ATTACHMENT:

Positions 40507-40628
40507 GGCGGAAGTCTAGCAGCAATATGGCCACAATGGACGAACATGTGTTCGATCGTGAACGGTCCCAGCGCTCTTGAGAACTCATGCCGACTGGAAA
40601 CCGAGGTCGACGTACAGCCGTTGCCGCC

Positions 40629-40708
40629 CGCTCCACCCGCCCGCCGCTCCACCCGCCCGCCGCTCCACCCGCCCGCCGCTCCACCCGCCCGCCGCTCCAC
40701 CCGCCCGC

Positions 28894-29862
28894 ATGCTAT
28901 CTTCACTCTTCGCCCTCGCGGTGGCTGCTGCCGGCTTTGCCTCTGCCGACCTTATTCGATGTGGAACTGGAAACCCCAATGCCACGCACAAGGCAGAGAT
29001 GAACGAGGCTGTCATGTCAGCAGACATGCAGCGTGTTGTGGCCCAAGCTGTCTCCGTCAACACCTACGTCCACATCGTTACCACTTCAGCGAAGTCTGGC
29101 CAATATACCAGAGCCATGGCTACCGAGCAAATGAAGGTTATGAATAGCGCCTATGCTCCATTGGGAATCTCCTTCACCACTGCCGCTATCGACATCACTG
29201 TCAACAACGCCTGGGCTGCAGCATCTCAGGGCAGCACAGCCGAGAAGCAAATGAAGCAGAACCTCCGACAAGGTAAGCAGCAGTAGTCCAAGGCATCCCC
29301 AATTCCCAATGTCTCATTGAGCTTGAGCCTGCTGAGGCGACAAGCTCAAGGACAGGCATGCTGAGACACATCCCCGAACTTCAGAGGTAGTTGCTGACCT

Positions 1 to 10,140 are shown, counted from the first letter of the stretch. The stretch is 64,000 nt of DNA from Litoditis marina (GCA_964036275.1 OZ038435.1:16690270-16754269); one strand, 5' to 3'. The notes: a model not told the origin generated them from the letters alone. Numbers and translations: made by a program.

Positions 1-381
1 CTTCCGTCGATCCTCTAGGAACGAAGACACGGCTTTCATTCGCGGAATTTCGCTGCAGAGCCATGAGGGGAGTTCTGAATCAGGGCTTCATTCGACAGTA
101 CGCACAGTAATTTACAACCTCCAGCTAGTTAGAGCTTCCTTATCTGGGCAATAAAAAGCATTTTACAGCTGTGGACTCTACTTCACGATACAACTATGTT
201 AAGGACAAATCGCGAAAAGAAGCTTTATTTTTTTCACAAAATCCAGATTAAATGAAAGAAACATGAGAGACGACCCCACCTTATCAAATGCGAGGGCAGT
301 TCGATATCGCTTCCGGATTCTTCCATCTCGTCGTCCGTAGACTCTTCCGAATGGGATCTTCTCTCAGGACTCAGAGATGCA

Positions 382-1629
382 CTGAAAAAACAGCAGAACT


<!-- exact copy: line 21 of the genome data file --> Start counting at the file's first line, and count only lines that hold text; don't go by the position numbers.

382 CTGAAAAAACAGCAGAACT